Steve Dickinson tells me that--by the late 1960s and early 1970s, the period when he has first-hand knowledge--virtually all of Wheatstone's Anglo production went to South Africa. Specifically, he remembers that the instruments were sold to a company called "Goode, Durrant & Murray" who had offices in London as well as in Johannesburg. There apparently was a large imperial trading company of that name, with interests in Australia and in South Africa, and they would have had a London office. But they might have been only an intermediary, with distribution in South Africa handled by another firm.
The recent thread on the forum at concertina.net started as a discussion of "South African Wheatstones", and it turned out that they all had #50000+ serial numbers:
> Posted by: Mark Davies, May 14, 2001 > Having recently acquired a 30 key metal ended anglo manufactured > in the 1950's/60's that originated in South Africa I would like to > give my opinion as to the playability of these instruments. > [S/N is 57773, c. 1956.] > > I've been playing the english and anglo concertina for about twenty > five years. I play all types of traditional music, but now more > Irish Dance music than anything else. I have fifteen instruments, > including a late 40 key metal ended chromatic anglo in C/G, a 19th > Century 38 key metal ended Crabb Bf/F anglo, a 40 key metal ended > Wheatstone C/G anglo made in the 1920's and a 40 key metal ended > Dipper made to my own specification about fifteen years ago. I have > also had through my hands over the years many other Lachenals, Crabb > and Jeffries anglo's (both wooden and metal ended). I thus feel in a > reasonable position to make a judgement. > > The South African sourced instrument needed some adjustment when I > got it to suit me. I lowered the action and replaced the heavier > springs with lighter gauge ones. The reeds are screwed to the reed > pan in aluminium frames. The tone for that reason is not as good as > older instruments but the action and response is perfectly > acceptable for average players like myself. You are going to > struggle to get a vintage anglo for anything other than serious > money and I consider that South African sourced Wheatstone anglos > are therefore worth considering at the right price. > > I knew Harry Minting the last Manager of Wheatstones and he always > said for a long time after the Second World War most of the better > quality anglos went to South Africa. I have a number of Wheatstone > catalogues from the 1950's and 1960's. The 1950's catalogue shows > the Model 4A anglo 30 key metal ends, i.e. as per most of the South > African Wheastones, to be priced at 40 and 3 shillings (I'll let > you convert that to dollars). A photograph also shows a lot of the > same model "being packed ready for export to world markets". The > instrument I have acquired clearly was manufactured during the > Boosey & Hawkes days. I've also got a Dickinson Wheatstone 40 key > Aeola anglo on order and a Suttner, so I hope to have tried all > makes eventually. > > Mark Davies > Sheffield > South Yorkshire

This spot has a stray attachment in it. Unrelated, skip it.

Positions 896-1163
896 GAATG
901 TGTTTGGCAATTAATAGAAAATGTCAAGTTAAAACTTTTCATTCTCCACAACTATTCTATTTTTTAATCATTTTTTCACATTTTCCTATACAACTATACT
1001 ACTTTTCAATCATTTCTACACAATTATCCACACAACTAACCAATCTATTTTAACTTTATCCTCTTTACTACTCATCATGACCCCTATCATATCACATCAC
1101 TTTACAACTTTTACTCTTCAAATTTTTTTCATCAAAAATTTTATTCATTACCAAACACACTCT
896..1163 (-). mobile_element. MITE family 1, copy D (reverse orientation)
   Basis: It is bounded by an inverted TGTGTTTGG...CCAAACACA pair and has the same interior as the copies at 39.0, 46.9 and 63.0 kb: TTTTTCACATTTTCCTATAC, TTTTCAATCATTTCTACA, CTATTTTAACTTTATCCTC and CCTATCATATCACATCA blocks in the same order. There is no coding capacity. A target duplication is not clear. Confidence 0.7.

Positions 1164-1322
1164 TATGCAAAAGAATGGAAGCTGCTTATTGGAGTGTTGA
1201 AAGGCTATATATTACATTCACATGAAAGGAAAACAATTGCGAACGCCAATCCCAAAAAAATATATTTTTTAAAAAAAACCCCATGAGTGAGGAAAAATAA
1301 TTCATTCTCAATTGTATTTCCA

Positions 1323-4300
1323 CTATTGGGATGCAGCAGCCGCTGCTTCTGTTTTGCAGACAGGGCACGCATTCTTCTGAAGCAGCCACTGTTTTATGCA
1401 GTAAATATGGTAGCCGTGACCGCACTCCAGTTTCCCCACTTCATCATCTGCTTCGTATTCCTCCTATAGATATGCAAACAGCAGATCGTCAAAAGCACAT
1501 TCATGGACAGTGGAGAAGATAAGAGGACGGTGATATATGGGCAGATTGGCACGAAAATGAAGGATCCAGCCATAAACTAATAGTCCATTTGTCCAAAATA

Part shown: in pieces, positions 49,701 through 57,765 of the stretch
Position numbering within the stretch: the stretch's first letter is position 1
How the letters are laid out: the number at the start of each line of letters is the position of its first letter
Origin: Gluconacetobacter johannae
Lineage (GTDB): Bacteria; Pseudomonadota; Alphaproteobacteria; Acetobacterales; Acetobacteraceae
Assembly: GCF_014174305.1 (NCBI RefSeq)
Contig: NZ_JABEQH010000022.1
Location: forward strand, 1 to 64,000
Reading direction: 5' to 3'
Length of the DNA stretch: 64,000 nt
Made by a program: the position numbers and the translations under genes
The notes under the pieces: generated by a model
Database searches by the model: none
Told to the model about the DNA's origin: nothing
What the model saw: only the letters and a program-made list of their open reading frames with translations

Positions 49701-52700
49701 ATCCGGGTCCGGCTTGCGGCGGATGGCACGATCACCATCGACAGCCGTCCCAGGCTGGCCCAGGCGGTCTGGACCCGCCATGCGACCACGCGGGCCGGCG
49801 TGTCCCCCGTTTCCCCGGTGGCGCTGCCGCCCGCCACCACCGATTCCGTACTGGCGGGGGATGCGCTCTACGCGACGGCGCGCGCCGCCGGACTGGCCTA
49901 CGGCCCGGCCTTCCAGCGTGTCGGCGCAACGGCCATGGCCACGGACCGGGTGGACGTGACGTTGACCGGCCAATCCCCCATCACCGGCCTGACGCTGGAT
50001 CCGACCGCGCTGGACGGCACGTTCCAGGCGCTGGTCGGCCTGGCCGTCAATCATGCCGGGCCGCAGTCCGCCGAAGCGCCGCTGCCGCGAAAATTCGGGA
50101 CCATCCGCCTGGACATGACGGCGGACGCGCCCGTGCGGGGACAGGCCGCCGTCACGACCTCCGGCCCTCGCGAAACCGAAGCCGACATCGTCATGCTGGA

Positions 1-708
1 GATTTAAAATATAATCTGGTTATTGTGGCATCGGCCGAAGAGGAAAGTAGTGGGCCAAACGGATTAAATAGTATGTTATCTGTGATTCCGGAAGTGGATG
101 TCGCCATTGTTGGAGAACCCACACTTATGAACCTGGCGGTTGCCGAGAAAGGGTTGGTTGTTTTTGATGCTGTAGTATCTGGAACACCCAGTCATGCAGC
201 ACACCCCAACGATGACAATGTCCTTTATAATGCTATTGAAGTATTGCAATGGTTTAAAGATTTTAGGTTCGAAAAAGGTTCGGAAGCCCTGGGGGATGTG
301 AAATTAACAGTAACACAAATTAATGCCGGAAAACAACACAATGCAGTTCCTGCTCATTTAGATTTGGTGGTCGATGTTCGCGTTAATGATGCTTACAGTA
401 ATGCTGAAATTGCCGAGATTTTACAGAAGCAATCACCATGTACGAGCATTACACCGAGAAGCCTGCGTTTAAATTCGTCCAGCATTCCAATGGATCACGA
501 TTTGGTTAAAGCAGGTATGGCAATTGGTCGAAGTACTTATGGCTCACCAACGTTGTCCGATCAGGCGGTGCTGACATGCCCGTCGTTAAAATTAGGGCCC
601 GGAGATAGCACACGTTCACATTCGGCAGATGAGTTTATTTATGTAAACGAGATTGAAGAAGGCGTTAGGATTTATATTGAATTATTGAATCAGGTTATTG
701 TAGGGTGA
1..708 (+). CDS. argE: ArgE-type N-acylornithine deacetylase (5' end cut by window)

> Posted by: John Burton, Jun 7, 2001 > > Mark: Is there any chance I might get an image of the catalog page > for the South African (or not) model 4A? My S/N is 59078 and is > dated 2/28/67 (according to Wheatstone). > > My instrument is everything you have said. I got it from Sean Minnie > in South Africa and have been very pleased. > > JohnSeparately, Johannes Bosch, a South African who has lived in England and now lives in the United States, recently wrote in email:
> Over the past few months I purchased a few Wheatstones in S.A. at > reasonable prices compared to the U.S. market. I'm awaiting the > arrival of several Wheatstones at this time. ... Most of these have > been 50000 boxes. ... unfortunately most South Africans still do > not have access to the internet or email. ... None of the people > from whom I bought concertinas had email access -- including the > latest source.But not all the Wheatstone Anglos in the later years went to South Africa; Randy Merris owns #59262, c. 1970, and found that inside is the handwritten label "O.S.C.B L'pool", apparently standing for the "Old Swan Concertina Band, Liverpool", an Orange marching band.
Once we add back the 9,498 Anglos in their proper decades, we get a rather different profile of the old Wheatstone & Co.:
Concertinas Concertinas Concertinas #25000 Avg/ Anglos Avg/ All Avg/ to #37083 Year #50000+ Year Production Year 1910-1919 3,282 345 -- -- 3,282 345 1920-1929 4,001 400 -- -- 4,001 400 1930-1939 2,983 298 1,134 113 4,117 412 1940-1949 393 39 1,818 182 2,211 221 1950-1959 941 94 5,435 543 6,376 638 1960-1969 403 40 859 86 1,262 126 1970-1974 81 19 252 50 333 33 ------ ----- ------ ----- ------ ----- TOTALS 12,084 187 9,498 257 21,582 335It seems still to be true that Wheatstone & Co. experienced declining fortunes in the early 1930s and recovered somewhat after absorbing Lachenal in 1935, then suffered mightily from the ten-year interruption caused by World War II, and ultimately failed to turn things around after the war with production of less-expensive instruments. But the numbers in the last two columns show a different particular version of that general story.
I would be interested to have additional information and insight into the Wheatstone #50000+ Anglos, and I think that many other people would. I suggest that postings might be made to the discussion forum at www.concertina.net, since that site focuses on Anglos and there has already been discussion on the topic there.
Bob Gaskins email@example.com